We are, or have been depending on which news source you read, in the biggest recession in a generation, so the workplace has been a pretty stressful time over the last few years. Employees have suffered through cuts in pay, training opportunities, work hours, and of course redundancy itself. It’s been nothing if not stressful for many of us.
I wrote recently about a study from Monash University researchers which suggested that a key buffer against these stresses is the social network of colleagues we build up at work. It found that the better developed our social network, the more able we were to survive the challenges our work throws at us. It all makes a lot of sense. After all, our colleagues are undoubtedly important to our emotional wellbeing.
If you’re not convinced, then the following study from researchers at the University of Queensland may help to convince you. It looked at the value for employees of feeling part of a strong and distinct group whilst at work and found that when leaders can create such a culture and identity within the workplace, it has a big impact upon the health and wellbeing of employees.
We all just want to belong
"Leaders who create a strong sense of ’us’ and a sense of belonging within their teams help staff to feel more positive about their work," the researchers declare.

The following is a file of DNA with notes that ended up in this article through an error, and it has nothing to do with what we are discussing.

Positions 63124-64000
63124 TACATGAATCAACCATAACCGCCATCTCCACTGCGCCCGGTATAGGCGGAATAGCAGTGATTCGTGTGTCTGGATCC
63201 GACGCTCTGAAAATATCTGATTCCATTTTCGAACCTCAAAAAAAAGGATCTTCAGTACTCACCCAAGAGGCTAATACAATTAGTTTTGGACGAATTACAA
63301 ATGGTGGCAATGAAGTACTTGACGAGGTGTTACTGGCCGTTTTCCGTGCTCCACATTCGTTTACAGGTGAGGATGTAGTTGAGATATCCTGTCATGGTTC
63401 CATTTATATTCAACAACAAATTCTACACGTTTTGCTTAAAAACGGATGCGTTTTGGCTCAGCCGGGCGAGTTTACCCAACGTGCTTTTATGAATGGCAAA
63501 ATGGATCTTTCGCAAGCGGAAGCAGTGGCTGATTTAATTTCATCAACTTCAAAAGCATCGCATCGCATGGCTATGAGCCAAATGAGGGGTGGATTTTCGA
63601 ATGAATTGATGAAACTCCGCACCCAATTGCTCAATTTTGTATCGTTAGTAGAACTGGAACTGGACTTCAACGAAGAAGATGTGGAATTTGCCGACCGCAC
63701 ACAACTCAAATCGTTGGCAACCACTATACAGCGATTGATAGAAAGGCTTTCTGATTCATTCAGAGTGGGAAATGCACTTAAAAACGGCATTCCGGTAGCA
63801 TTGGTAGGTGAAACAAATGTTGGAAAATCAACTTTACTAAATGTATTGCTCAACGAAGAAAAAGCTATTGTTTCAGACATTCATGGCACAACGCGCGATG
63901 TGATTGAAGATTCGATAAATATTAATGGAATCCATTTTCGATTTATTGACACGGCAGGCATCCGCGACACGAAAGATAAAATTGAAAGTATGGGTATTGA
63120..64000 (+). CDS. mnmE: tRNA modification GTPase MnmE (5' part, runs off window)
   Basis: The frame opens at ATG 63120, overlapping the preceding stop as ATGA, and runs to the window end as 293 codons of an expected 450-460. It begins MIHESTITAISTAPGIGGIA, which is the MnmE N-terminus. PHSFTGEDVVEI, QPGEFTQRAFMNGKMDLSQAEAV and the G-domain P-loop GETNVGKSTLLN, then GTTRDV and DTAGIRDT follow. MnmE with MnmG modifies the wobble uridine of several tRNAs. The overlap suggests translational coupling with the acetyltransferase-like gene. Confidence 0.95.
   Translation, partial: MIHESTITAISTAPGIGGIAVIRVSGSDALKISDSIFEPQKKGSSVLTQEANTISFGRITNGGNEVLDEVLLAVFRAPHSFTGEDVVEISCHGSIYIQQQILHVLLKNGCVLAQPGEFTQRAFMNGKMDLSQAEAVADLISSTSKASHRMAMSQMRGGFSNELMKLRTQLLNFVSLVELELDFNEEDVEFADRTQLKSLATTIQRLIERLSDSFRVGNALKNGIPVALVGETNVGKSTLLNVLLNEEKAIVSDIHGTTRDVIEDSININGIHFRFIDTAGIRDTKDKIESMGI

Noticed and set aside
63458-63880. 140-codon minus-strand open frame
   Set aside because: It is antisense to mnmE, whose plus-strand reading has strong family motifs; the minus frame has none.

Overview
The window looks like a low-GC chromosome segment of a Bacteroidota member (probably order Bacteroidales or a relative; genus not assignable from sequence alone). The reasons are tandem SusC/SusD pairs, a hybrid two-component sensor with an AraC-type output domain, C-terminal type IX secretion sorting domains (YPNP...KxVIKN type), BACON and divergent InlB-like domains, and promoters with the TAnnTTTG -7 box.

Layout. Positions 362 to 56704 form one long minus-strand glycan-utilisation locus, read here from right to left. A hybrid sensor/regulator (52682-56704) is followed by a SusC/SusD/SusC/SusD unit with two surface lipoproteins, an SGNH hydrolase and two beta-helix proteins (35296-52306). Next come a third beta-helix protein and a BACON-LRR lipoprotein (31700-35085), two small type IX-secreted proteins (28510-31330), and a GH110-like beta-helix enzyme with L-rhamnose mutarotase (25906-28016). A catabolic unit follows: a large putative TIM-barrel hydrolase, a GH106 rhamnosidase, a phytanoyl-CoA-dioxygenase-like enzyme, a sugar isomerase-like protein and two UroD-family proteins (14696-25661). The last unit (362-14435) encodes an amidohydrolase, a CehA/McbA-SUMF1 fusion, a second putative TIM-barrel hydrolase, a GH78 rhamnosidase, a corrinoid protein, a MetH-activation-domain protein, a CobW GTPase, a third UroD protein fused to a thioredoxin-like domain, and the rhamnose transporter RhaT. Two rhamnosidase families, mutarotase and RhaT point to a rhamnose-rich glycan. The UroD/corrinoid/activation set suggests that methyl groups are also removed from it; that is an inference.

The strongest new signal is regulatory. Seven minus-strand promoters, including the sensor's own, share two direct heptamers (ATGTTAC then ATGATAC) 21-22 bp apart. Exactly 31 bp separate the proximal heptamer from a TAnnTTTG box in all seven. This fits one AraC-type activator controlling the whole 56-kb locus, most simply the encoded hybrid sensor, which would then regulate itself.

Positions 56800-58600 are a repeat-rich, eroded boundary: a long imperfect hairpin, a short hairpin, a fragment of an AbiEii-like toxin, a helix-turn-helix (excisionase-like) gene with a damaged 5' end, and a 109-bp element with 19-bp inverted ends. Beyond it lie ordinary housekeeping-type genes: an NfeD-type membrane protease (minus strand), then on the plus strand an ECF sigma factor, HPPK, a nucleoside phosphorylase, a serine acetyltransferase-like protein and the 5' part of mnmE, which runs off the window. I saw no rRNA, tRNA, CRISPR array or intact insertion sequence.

What’s more, the researchers suggest this reflects itself quite clearly in the employee engagement levels of staff, which as we all know, is a major concern for all kinds of organisations.
"This feeling translates to increased levels of engagement. Feeling part of a group affects an employee’s sense of self-worth and increases their sense of achievement. Our results show that mental health and performance are mutually dependent and can be improved through effective leadership," the researchers say.
Taking collective responsibility for wellbeing
The researchers suggest that a big part of the problem is that employee wellbeing is often not seen as the problem of the employer, it’s more something that employees should handle on their own. So, for instance, the employer might provide a gym, but the onus is very much on each employee to make use of that offer.
They go on to suggest that this is a bit of a cop out, and that leaders need to take a much firmer hold on the wellbeing of employees, as it plays such a crucial role in other aspects of workplace life. A big part of this is in creating a sense of shared identity amongst employees.
"Leaders can improve performance by helping their staff to identify with the group, its purpose and achievements. This creates a win-win outcome for the organisation and the employee," the researchers suggest.
The findings emerged after several hundred employees were asked about the performance of their leader, and also on their general health and wellbeing. The results suggest a clear correlation between the feelings of achievement felt by each employee and the sense of shared identity they felt with colleagues.
The researchers managed to replicate the findings in a longitudinal study that also highlighted the crucial role leaders play in creating such a shared identity.
Do you feel this kind of shared culture in your own workplace? Do your bosses do enough to try and cultivate such a culture? Your thoughts and comments below please...